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NVD Update: More Problems, More Letters, Some Questions Answered

The past week has been a wild ride for those following all the hot goss’ on the National Vulnerability Database.

Previously on The Code and the Vulnerable, we reported on the NVD slowdown that began in mid February. Since then, the NVD has been adding new CVEs, but has only enriched (with important information like CVSS and CPE) a very small fraction of them. If you need a breakdown of all these acronyms, definitely check out that first blog on this topic.

No one knew why the NVD was suddenly struggling, but it became clear that things were not improving and NVD watchers began pointing out that the backlog was growing too large to handle. Some NVD fans, like our own Jeff Martin, worked on a letter to Congress, pleading for more support for the NVD. 

On May 9, the NVD went a further step backwards and ground to a complete halt, failing to enter a single CVE, let alone the enrichment data. Never one to proactively make an official statement to head off rumors, NIST at least shared via email that the problem was temporary while they were updating to a new CVE format. Skepticism remained; however, on May 14 they rallied and entered just under 800 CVEs into the database. Enrichment of CVEs remains stalled.

May 14 was also the day that the Hacking Policy Council posted their own letter to Congress. This five-page letter makes similar but more detailed points to the first letter we mentioned, and you can read it here.

The most surprising bit of information about the NVD came quietly on May 13. Tom Alrich, head of the OWASP SBOM forum, posted on his blog the answer to some of the questions that have been on everyone’s minds since the very beginning: Why did the NVD begin to stumble so suddenly in mid February? We knew NIST had some budget cuts, but did they really slash the NVD’s take by that much?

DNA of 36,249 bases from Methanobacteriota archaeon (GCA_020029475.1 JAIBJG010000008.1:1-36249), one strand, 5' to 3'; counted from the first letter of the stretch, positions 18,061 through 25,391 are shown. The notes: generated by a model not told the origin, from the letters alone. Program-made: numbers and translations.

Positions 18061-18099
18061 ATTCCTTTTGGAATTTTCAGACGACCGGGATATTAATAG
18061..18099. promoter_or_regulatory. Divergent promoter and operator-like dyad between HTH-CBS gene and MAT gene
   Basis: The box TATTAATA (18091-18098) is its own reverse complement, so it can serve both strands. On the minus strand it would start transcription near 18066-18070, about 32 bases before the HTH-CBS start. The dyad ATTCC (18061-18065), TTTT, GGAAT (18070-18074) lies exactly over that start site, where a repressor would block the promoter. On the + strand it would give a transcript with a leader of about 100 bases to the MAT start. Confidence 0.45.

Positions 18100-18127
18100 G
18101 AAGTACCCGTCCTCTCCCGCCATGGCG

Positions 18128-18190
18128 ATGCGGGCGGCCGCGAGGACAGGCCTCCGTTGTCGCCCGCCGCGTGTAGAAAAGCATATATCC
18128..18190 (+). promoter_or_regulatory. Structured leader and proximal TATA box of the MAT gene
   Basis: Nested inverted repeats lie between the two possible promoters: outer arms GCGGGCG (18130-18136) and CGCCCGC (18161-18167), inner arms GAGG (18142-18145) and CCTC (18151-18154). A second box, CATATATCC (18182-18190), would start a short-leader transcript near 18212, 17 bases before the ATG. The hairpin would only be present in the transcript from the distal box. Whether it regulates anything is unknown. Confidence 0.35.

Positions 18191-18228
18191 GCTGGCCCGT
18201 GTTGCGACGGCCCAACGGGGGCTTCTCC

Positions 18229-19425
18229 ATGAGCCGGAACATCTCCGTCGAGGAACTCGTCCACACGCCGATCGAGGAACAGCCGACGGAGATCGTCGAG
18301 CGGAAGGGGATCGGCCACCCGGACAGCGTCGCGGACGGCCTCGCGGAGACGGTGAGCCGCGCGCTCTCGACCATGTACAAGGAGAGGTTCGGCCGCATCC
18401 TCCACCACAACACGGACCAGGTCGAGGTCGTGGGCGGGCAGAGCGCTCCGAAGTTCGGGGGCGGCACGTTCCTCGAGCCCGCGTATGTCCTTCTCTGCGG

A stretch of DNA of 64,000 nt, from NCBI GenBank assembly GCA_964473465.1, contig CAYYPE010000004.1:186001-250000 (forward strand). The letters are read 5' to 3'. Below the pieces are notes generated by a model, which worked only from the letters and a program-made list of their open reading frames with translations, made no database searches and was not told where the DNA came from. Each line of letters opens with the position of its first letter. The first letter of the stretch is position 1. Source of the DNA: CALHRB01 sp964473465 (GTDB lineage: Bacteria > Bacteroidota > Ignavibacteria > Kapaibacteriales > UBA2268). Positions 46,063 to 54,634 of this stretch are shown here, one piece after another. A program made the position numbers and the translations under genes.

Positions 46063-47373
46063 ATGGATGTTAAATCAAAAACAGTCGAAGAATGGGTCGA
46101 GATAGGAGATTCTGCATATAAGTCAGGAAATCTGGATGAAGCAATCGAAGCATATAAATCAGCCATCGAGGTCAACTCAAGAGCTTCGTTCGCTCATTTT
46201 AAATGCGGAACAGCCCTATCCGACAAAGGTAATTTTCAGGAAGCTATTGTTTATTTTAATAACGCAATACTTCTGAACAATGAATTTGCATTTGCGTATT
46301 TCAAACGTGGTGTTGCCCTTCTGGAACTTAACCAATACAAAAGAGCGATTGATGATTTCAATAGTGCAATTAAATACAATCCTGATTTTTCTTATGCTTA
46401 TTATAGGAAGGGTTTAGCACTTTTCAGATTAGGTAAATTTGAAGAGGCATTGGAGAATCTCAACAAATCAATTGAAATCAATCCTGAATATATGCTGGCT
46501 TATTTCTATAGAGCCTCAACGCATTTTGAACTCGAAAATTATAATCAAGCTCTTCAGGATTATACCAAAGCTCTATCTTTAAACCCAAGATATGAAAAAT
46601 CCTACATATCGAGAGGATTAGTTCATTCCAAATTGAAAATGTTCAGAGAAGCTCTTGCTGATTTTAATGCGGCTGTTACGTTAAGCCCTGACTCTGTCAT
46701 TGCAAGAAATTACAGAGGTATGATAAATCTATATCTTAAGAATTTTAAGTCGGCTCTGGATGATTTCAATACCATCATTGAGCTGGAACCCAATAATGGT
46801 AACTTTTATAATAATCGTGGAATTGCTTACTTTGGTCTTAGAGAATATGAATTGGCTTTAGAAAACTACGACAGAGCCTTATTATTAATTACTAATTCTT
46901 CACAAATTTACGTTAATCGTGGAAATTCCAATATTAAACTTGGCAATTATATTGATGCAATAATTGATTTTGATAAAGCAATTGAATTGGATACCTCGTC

Shockingly, Alrich learned during his weekly SBOM forum meeting that NIST is not the largest funder of the NVD, as we’d all previously assumed. It was this other source of funding, not NIST, that pulled the rug out from under the NVD. That source isn’t named and it took us a second to read between the lines. Can’t be named, very interested in cybersecurity and American critical infrastructure… that should narrow it down to a few possibilities for you.

The good news is that CVE.org, which is under the purview of CISA rather than NIST, might just be picking up what NVD has set down. CVE.org has always been redundant with the NVD in many ways, and they have already begun asking CNAs to include enrichment data when reporting CVEs. If CVE.org can make their vulnerability database as robust and accessible as the NVD is (or was, anyway), it might be best to rescind those letters to Congress and just let the NVD die.

NVD or no NVD, we’ll keep you aware of the latest vulnerabilities in your code base

Meet The Author

AJ Starita

AJ Starita is fascinated by the challenges and triumphs of cybersecurity and open source software. When not writing about technology, AJ can usually be found exploring nature or reading detective novels.

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